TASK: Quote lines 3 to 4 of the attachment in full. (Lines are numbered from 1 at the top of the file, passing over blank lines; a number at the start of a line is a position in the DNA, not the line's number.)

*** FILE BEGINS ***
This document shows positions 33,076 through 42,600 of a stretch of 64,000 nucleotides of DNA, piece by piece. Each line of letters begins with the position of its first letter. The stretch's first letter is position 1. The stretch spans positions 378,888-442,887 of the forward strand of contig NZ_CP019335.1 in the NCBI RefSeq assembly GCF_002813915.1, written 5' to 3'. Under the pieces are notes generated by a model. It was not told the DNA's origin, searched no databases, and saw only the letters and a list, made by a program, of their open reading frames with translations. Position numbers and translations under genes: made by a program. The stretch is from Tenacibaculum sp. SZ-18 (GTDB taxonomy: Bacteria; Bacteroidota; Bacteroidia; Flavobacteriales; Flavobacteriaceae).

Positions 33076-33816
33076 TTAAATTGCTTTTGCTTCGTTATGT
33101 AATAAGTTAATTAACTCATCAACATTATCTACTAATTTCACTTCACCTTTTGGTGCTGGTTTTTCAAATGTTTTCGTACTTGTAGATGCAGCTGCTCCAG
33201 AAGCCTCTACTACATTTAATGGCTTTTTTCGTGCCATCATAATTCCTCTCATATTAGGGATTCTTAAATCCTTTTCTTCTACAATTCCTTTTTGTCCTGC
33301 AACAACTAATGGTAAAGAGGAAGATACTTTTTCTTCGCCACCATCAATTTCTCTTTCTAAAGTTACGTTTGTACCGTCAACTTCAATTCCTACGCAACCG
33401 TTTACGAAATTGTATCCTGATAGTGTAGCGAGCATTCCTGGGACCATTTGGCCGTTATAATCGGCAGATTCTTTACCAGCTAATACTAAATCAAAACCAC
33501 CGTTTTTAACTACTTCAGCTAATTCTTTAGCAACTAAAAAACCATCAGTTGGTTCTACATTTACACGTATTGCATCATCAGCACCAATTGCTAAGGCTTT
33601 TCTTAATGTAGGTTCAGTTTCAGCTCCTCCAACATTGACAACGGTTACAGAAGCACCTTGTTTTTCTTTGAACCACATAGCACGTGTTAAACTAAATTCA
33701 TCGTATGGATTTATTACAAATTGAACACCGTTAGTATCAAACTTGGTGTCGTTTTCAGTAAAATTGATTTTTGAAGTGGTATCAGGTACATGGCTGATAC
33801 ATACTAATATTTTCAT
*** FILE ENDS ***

33076 TTAAATTGCTTTTGCTTCGTTATGT
33101 AATAAGTTAATTAACTCATCAACATTATCTACTAATTTCACTTCACCTTTTGGTGCTGGTTTTTCAAATGTTTTCGTACTTGTAGATGCAGCTGCTCCAG